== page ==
Social Security isn’t likely intentionally misleading us but they are leaving out some details that every person contemplating retirement needs to know. Social Security announced the cost of living adjustment for 2024: 3.2%. This will go into effect 1/1/2024. However, your benefit won’t likely go up the full 3.2%. Why? I’ll share the answer in this episode of Retirement Made Easy.
You will want to hear this episode if you are interested in…
- [1:48] Check out RetirementMadeEasyPodcast.com!
- [2:47] The cost of living adjustment and Medicare Part B
- [10:03] Social Security benefits will be cut
- [15:04] Social Security benefits won’t likely cover monthly expenses
The cost of living adjustment (COLA) and Medicare Part B
Medicare announced that the COLA for 2024 would be 3.2%. But your Medicare Part B premium comes out of your social security benefit, so you may not get the full 3.2% raise. In 2009, 2010, and 2015 there wasn’t a COLA but Medicare Part B premium costs increased. So social security checks were actually reduced during those years.
If you’re on Medicare, your Medicare Part B premium will come out of your social security check, starting at $165 and increasing based on your income. So if your check was $2,000 a month, it would be reduced to $1,835. Higher-income earners may be paying far more, further reducing your check. Social security statements should be modified so you know that this is happening.
Secondly, let’s say you’re 60 today and looking at what you’ll get if you claim your benefit at 70. The estimate they provide doesn’t tell you that they’re assuming you’ll still be working full-time at your same capacity for the additional years. That’s why the benefit appears far higher. But Social Security and Medicare won’t spell it out for you.
Social Security benefits will be cut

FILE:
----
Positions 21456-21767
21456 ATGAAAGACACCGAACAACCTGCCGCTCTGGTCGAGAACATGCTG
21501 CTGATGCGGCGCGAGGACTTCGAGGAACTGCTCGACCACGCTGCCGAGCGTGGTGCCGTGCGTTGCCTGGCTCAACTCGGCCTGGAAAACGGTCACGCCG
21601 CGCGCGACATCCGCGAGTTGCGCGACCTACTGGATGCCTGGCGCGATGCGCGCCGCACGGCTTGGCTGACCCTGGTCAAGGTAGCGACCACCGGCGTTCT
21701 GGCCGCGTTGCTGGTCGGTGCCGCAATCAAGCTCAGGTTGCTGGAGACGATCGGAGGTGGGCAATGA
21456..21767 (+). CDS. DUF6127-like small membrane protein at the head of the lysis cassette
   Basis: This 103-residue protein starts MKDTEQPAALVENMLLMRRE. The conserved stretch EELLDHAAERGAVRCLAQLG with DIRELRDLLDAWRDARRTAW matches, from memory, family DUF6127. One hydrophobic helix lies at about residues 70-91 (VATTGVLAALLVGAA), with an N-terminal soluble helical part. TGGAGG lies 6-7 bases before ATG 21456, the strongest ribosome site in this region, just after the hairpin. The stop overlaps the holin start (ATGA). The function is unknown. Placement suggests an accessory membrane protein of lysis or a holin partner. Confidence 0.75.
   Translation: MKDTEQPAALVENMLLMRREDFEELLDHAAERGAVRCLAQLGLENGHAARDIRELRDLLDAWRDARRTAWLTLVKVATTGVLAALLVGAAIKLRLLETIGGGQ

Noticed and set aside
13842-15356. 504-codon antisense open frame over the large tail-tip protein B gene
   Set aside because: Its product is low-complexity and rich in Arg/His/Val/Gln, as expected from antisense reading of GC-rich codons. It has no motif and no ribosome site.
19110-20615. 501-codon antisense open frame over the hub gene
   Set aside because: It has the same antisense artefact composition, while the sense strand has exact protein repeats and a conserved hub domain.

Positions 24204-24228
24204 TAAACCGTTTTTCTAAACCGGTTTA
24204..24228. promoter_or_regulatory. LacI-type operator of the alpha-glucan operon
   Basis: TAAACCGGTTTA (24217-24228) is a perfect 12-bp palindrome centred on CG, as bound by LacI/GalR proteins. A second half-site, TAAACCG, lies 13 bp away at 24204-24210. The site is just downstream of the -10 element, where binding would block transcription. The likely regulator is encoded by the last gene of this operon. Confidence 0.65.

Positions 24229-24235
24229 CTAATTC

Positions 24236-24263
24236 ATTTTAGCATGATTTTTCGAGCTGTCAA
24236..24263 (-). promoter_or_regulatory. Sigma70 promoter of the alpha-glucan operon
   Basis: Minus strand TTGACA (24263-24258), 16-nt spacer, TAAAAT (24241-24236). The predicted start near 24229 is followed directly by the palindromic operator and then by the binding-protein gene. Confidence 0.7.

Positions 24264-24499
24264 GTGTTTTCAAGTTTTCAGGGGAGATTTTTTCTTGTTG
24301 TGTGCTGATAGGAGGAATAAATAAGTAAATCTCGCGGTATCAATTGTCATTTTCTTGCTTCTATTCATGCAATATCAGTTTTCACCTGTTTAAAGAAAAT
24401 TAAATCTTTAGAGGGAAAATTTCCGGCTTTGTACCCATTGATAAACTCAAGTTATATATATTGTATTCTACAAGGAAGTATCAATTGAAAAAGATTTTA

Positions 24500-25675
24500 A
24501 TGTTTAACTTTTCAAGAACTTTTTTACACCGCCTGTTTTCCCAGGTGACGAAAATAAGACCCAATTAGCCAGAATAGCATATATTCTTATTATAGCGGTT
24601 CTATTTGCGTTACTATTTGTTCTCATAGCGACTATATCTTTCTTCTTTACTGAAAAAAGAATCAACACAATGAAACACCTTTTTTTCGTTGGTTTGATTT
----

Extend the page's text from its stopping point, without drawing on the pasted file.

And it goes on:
In the article, “Social Security’s COLA for 2024 is 3.2%, vs. 2023’s historic 8.7% inflation-fueled adjustment,” it says:
“The COLA announcement comes as Social Security is facing a funding shortage. If no action is taken, the trust fund that supports Social Security will be able to pay full benefits only until 2033, at which point the fund’s reserves will become depleted and only able to pay 77% of scheduled benefits.”
2033 sounds like a long way away—but it’s only 10 years. Numerous proposals are being made in Congress to modify Social Security to ensure its longevity but we aren’t sure what will happen.
The article goes on to say that half of Seniors rely on their social security benefits and ¼ of them rely on it for at least 90% of their income. Social Security and Congress know that hundreds of thousands of retirees depend on this income. If their check is cut by 23%, it will be devastating.
Social Security benefits won’t likely cover your monthly expenses
According to AARP, the average Social Security benefit is $1,789 monthly. A 3.2% raise will be approximately $59 a month. It’s not a huge jump.
Social Security statements clearly say: “Social Security benefits are not intended to be your only income source when you retire. On average, Social Security will replace 40% of your annual pre-retirement earnings. You will need other savings, investments, pensions, or retirement accounts to live comfortably. Use this statement as a tool for planning your financial future.”
So $1,789 minus $165 for Medicare Part B leaves us with $1,624. If $1,624 replaces 40% of your pre-retirement income, that means the average person will still have to come up with $2,436 to cover their monthly expenses.